According to Suetonius, Pinarius was a great nephew of dictator Gaius Julius Caesar through one his sisters (sororum nepotes). His cousins were consul Quintus Pedius, Octavia Minor (the fourth wife of Triumvir Mark Antony) and Octavian (future first Roman Emperor Augustus).
His father was a member of the gens Pinaria, an ancient, distinguished family of patrician status. The family can be traced to the foundations of Rome. Various members of the gens served as priests and were among the first to serve as consuls in the republic.
Little is known on Scarpus' early life. He is first mentioned in the ancient sources when Caesar was assassinated in Rome in March 44 BC. In the will of Caesar, Scarpus received one eighth of the property of the dictator, the same amount as Pedius. The main heir of Caesar was Octavian, who received three quarters of the property of his great uncle. But Scarpus and Pedius also assigned their inheritance to Octavian.
Scarpus became an ally to Mark Antony and commanded for him in the war against the murderers of Caesar, Marcus Junius Brutus and Gaius Cassius Longinus. In the years leading up to the Final War of the Roman Republic, in Actium, Greece 31 BC, Antony appointed Scarpus to the military command of Cyrenaica. Scarpus had with him four legions to command. During his time in Cyrenaica, Scarpus had control of the currency mint in Cyrene, as he became a moneyer. Scarpus had issued various coins bearing Antony’s name and Scarpus’ name was inscribed as an issuer of those coins.
After Antony and his lover, the Ptolemaic Greek Queen Cleopatra VII of Egypt, were defeated by Octavian at Actium (September 2, 31 BC), they sailed back to North Africa. Antony sent messengers to Scarpus for help. But Scarpus refused to see Antony’s messengers and put them to death. Instead, he changed sides. He gave his legions to Gaius Cornelius Gallus, Octavian’s lieutenant, to command. While Octavian marched from the East through Asia, Syria and Judea against Egypt, Cornelius Gallus advanced with Scarpus’ legions from the west against Alexandria.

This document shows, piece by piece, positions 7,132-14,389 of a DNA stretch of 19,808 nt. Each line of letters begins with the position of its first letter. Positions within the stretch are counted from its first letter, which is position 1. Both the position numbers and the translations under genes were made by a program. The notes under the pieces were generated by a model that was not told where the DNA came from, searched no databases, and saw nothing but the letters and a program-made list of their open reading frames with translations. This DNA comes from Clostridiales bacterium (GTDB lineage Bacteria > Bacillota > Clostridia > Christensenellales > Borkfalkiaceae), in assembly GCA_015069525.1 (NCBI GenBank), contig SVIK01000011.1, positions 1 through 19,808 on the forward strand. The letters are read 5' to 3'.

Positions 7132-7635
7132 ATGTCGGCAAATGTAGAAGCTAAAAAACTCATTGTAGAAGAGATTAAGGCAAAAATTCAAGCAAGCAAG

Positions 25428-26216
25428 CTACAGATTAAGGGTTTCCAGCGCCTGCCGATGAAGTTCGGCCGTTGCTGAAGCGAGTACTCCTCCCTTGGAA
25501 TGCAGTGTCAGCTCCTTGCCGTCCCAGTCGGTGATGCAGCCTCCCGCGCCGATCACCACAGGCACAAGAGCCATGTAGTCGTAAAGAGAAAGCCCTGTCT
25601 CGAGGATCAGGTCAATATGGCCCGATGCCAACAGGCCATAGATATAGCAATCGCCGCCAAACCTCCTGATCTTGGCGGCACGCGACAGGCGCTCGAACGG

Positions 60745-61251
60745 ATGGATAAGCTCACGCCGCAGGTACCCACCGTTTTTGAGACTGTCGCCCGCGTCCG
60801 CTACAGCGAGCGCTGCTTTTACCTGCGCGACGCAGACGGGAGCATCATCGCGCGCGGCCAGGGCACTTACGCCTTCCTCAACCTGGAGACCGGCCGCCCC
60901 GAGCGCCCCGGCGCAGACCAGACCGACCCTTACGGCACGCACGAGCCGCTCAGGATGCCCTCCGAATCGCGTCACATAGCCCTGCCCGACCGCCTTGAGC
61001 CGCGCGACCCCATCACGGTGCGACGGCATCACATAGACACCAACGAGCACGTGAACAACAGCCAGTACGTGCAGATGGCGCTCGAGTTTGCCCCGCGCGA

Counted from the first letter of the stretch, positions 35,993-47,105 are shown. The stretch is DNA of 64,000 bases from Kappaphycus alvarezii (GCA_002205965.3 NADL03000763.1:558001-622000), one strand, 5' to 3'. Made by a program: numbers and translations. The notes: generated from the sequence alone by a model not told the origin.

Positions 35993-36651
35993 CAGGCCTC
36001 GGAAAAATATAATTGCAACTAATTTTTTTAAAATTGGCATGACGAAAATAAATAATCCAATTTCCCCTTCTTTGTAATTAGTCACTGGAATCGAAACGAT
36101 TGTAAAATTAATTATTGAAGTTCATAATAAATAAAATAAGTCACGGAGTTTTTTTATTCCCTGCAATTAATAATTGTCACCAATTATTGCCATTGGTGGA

When Antony and Cleopatra died, Octavian became the new Roman master and then emperor. Augustus had appointed his cousin as the Roman governor of Cyrenaica. Scarpus, as he did for Antony, became a moneyer and had issued various coins bearing Augustus’ name. On these coins, Scarpus had his name inscribed as an issuer of the coins. Beyond that, nothing is known of Scarpus.
- Divus Julius 83.2.
- In contrast, the German classical scholar Friedrich Münzer assumes that Scarpus was not the grandson but the son of Caesar's eldest sister, Julia Caesaris Major, and therefore a nephew of the dictator (Friedrich Münzer, Aus dem Verwandtenkreise Caesars und Octavians (About the relatives of Caesar and Octavian), in: Hermes 71 (1936), p. 226–230).
- Sueton, Divus Julius 83.2; Appian, Civil Wars 3.86 and 3.388
- Appian, Civil Wars 4.447
- Cassius Dio, Roman History 51.5.6; without mention of Scarpus Plutarch, Antony 69.1-3
- Cassius Dio, Roman History 51.9.1